Categories
System Administration

Using YUM history to see package changes

When you install or update packages on your system, then changes may occur that were not expected. Recent security updates on a server and left Nagios in a failed state, but what exactly happened, and can it be traced back as yum-cron installs all required security updates? Luckily YUM keeps a history database of all actions and with yum history can you list all transactions.

$ sudo yum history list all
Loaded plugins: fastestmirror
ID     | Login user               | Date and time    | Action(s)      | Altered
-------------------------------------------------------------------------------
    15 | root <root>              | 2019-02-02 07:30 | Update         |    2   
    14 | root <root>              | 2019-01-05 07:52 | Update         |   50   
    13 | System ... <sysadmin>    | 2018-11-04 20:45 | I, U           |   62   
    12 | Ansible ... <ansible>    | 2018-11-04 01:36 | Install        |    4   
    11 | root <root>              | 2018-10-20 04:21 | Update         |    2   
    10 | root <root>              | 2018-10-06 07:45 | Update         |    2   
     9 | System ... <sysadmin>    | 2018-09-15 08:06 | I, U           |    9   
     8 | System ... <sysadmin>    | 2018-09-12 03:19 | Install        |    1   
     7 | Ansible ... <ansible>    | 2018-09-09 13:19 | Install        |    1   
     6 | Ansible ... <ansible>    | 2018-09-09 13:14 | Install        |   29   
     5 | Ansible ... <ansible>    | 2018-09-06 14:11 | I, U           |   81   
     4 | Ansible ... <ansible>    | 2018-09-06 13:21 | Install        |    1   
     3 | Ansible ... <ansible>    | 2018-09-06 13:20 | Install        |   51   
     2 | Ansible ... <ansible>    | 2018-09-06 13:14 | Install        |    1   
     1 | System <unset>           | 2018-09-06 03:17 | Install        |  275   
history list

As transaction 15 was the latest and only transaction before the defect occurred it is the one to look into. With yum history info the details of the transaction can be shown. It shows when and who triggered the transaction, but also with which version of RPM, YUM, and which plugins for YUM were used. Most importantly it also shows which package was updated with versions used and from which repository. This narrows the search down to the packages shown as updated and sees what they changed on the system.

$ sudo yum history info 15
Loaded plugins: fastestmirror
Transaction ID : 15
Begin time     : Sat Feb  2 07:30:58 2019
Begin rpmdb    : 450:5f24b4b6a7aaef9f42874d6c8643385133020181
End time       :            07:31:04 2019 (6 seconds)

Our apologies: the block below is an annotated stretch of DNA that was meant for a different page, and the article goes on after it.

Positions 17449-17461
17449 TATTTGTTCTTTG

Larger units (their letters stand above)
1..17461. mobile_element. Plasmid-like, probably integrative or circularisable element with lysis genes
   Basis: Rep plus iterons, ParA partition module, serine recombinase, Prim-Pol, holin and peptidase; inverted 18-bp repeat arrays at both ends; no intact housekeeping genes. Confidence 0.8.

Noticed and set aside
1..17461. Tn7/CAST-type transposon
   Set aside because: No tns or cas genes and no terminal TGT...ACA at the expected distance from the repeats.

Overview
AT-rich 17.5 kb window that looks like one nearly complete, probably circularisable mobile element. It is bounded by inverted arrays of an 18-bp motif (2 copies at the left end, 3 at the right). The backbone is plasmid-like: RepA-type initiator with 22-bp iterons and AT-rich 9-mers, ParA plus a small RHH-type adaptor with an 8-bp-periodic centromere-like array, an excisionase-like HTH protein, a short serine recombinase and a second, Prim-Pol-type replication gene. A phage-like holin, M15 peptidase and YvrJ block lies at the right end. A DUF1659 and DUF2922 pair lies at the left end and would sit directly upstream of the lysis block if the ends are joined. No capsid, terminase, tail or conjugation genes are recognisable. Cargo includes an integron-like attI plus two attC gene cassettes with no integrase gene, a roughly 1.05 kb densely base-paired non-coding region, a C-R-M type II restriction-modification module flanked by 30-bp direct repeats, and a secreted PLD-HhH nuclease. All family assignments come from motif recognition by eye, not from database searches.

End rpmdb      : 450:246b0b638aa8b6b851529eb1b040714b7149d0e9
User           : root <root>
Return-Code    : Success
Transaction performed with:
    Installed     rpm-4.11.3-32.el7.x86_64                        @anaconda
    Installed     yum-3.4.3-158.el7.centos.noarch                 @anaconda
    Installed     yum-plugin-fastestmirror-1.1.31-46.el7_5.noarch @updates
Packages Altered:
    Updated nagios-4.3.4-5.el7.x86_64        @epel
    Update         4.4.3-1.el7.x86_64        @epel
    Updated nagios-common-4.3.4-5.el7.x86_64 @epel
    Update                4.4.3-1.el7.x86_64 @epel
history info

Red Hat Linux 8 will be using dnf instead of yum like Fedora 18 and later, but you don’t have to relearning anything as you can use dnf in the same way as yum and with the same parameters for now.

Categories
System Administration

Upgrading from CentOS 7.3 to 7.4

Last month CentOS 7.4 was announced and it was time to rebuild some servers from scratch to make sure all playbooks were still correct as it is always good to know you can quickly (re)build servers when needed. For some other servers, the impact would be big due to huge amounts of data that needed to be moved around and an in-place upgrade would be sufficient.

Upgrading is very straightforward as it the same as the update option with “–obsoletes” flag set which removes obsolete packages. So let start with CentOS 7.3.

$ cat /etc/redhat-release 
CentOS Linux release 7.3.1611 (Core)'

First, make sure all cached data is purged so we get the latest information. Secondly, run yum upgrade to download all required packages and install them. And thirdly, reboot your system.

$ sudo yum clean all
$ sudo yum upgrade
$ sudo systemctl reboot

When logging back into the system it presents itself as a server running CentOS 7.4.

$ cat /etc/redhat-release 
CentOS Linux release 7.4.1708 (Core)

A side note to this procedure is not to use it on a server that has running applications and/or has users connecting to it. They may experience errors/failures during the upgrade procedure as libraries may not match what an application expects to start correctly or an essential service that is not running during the upgrade.